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Have fish for dinner, help the environment

A survey has found only a third of Kiwis know that fish is the most sustainable meat, while three in ten New Zealanders are unsure which meat is made using the least greenhouse gas emissions. 

In response, New Zealand’s largest deepwater fishing company, Sealord, has launched a new project; Seas Matter. The initiative seeks to educate Kiwis about the health and sustainability of wild-caught New Zealand fish.

Sealord CEO Doug Paulin says science shows fish has the lowest greenhouse gas emissions of any meat protein.

“It’s the most sustainable meat you can buy and is also one of the most nutritious.

“One serving of wild-caught New Zealand fish provides 20 times more key nutrients per unit of CO2 than a serving of beef or lamb.[1]

“When we selectively fish from the ocean, we don’t need to clear land, and we don’t need to use pesticides, fertiliser, or much freshwater.”

Paulin says documentaries like the Netflix Seaspiracy and local campaigns from anti commercial fishing groups like Greenpeace have muddied the waters.

Seaspiracy brought to light global issues like illegal fishing, and unmonitored fisheries in places like China.

“But it also unfairly tainted beliefs about Aotearoa’s fisheries. New Zealand’s fisheries are consistently recognised in the top-five most sustainable globally, because of our world-leading quota system and extremely low trawl footprint.”

New Zealanders generally see fish as more sustainable than other meats, but there is uncertainty.

A survey done by Seas Matter asked Kiwis which meat produced the least carbon emissions to get to their plates. 35% of New Zealanders correctly selected fish as the most sustainable meat protein, while a similar number (30%) didn’t know. The rest selected either Chicken (22%), Beef (8%), Lamb (3%), or Pork (2%).[2]

“We know people are caring more about the sustainability of what they eat, but there’s clearly confusion about which food is best.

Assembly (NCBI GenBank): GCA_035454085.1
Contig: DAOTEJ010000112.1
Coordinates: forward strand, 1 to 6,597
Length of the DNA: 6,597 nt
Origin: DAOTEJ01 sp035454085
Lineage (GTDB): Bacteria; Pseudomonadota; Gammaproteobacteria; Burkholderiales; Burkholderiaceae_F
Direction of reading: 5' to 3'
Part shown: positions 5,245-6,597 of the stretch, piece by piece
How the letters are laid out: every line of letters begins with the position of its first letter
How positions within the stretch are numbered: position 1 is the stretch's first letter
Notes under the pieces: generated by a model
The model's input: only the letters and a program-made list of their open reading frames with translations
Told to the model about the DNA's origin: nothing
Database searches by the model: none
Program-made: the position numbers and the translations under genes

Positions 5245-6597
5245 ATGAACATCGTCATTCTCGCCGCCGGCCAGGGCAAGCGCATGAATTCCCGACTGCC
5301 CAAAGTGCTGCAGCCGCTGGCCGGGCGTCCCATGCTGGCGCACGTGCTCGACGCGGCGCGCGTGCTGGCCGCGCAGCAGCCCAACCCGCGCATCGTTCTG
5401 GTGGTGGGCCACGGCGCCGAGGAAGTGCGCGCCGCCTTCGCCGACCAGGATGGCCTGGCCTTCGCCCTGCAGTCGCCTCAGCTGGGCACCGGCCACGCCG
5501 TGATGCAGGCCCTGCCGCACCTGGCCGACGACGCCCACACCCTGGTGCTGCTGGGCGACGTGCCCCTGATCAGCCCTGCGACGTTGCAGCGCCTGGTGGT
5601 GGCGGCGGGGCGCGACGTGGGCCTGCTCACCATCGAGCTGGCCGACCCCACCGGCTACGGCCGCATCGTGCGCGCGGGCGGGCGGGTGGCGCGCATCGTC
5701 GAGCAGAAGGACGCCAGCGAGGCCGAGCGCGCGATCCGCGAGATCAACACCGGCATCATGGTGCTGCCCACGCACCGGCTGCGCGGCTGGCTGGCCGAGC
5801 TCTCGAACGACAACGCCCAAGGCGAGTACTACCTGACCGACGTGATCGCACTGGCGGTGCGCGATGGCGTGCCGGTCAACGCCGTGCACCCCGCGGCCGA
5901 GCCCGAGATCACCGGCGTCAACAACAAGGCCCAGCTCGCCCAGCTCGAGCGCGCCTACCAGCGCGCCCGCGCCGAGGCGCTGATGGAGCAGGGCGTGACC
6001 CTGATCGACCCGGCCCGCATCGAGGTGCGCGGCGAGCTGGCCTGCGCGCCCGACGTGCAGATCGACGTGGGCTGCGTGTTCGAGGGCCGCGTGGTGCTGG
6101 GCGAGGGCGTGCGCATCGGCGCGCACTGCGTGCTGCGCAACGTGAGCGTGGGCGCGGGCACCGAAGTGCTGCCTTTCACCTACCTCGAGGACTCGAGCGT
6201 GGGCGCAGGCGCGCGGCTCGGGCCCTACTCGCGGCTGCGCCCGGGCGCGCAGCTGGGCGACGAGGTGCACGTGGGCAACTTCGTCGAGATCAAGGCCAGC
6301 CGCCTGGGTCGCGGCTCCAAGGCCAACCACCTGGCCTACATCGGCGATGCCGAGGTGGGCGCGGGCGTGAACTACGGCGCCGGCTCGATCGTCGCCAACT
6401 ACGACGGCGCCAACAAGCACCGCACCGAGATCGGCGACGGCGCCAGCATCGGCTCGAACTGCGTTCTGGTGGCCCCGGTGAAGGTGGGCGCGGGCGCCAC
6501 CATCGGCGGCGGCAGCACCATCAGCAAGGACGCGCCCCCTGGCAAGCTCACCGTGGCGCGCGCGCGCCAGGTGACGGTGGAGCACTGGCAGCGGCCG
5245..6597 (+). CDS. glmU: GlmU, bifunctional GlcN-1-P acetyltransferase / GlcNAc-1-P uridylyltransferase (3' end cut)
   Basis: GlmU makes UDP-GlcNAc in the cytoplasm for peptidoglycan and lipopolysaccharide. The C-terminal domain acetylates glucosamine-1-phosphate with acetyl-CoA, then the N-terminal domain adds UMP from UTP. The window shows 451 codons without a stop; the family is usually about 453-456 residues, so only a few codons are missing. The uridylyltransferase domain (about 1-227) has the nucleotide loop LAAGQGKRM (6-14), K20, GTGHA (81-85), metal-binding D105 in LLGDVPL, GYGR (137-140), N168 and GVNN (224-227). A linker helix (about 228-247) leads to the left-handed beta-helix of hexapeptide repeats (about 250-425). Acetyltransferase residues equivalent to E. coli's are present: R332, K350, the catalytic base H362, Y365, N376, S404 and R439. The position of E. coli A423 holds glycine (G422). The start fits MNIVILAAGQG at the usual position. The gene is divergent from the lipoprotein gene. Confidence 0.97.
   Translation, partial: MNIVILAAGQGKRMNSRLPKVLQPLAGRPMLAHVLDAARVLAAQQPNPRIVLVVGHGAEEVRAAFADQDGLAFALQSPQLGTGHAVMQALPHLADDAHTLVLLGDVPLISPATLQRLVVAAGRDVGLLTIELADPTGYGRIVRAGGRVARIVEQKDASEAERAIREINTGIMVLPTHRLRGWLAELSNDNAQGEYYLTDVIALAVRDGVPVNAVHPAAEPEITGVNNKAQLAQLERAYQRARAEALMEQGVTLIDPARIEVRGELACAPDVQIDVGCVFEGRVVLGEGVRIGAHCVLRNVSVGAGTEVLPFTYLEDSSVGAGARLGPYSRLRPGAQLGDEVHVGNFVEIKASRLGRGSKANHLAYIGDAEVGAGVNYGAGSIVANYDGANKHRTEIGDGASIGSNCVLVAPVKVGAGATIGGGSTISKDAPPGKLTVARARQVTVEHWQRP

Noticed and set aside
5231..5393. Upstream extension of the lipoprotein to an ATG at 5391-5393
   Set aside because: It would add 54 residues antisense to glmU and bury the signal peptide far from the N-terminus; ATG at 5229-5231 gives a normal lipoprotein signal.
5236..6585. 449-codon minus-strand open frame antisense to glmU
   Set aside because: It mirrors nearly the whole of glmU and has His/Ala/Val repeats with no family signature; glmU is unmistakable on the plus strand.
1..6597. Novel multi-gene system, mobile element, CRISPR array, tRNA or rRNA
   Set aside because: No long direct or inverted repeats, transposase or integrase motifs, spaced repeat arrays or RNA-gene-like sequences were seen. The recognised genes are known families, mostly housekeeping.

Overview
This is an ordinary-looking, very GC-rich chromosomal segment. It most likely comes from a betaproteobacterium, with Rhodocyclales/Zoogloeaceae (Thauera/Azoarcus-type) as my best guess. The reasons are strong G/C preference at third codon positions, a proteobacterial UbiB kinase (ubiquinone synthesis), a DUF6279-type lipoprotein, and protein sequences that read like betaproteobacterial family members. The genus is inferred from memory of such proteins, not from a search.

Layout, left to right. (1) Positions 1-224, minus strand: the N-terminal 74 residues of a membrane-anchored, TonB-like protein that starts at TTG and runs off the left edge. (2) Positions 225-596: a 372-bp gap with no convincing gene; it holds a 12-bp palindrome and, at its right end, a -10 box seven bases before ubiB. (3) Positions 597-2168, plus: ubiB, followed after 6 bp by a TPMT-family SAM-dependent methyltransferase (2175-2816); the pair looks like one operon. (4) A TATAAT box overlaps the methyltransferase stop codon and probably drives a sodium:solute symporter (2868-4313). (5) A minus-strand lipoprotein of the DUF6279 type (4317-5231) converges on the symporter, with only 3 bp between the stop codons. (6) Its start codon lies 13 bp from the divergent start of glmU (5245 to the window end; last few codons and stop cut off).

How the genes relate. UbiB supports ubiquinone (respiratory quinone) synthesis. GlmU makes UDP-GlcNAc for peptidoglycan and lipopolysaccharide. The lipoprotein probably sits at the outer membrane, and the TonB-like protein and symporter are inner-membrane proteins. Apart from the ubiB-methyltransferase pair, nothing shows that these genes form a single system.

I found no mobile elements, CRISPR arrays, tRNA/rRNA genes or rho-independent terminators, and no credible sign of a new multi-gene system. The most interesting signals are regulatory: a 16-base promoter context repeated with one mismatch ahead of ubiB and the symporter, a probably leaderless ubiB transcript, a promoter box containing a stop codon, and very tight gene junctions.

“The Seas Matter project tells people that if you want to reduce the carbon footprint of the meat you eat, choosing wild-caught New Zealand fish is best, period.”

Although misinformation about fishing methods like bottom trawling is likely to persist, Paulin says he knows New Zealanders can pick fact from fiction.

Research commissioned by Sealord last year found just 8% of New Zealanders want a complete ban on bottom trawling of seamounts, including only 7% of Green Party voters.[3]

“New Zealand’s restrictions on bottom trawling are very progressive by world standards. We only trawl 3% of our ocean territory (the 6th largest territory in the world) and go back to the same grounds year after year. In addition, Sealord supports the permanent closure to trawling of seamounts that have never previously been fished.

“Most people are generally realistic about the environmental impact of food – they know we must eat something, and they know everything we eat has an impact. For comparison, 37% of New Zealand’s land mass has been converted to farmland.

“The fishing industry is always innovating and working with government to lower the impact of bottom trawling, which is currently the most efficient and economical way to catch many of the species we eat.”

For more information, please visit

[1] Sustainable Nutrition Score at

[2] Clarity Insight poll June 2023 of 1003 New Zealanders, reflective of national age and gender demographics. Commissioned by Seas Matter.

[3] Poll conducted by Curia Research from 3 August to 11 August, 2022. A total of 1,200 eligible New Zealand voters agreed to participate, with a maximum sampling error of +/- 2.8 per cent. 

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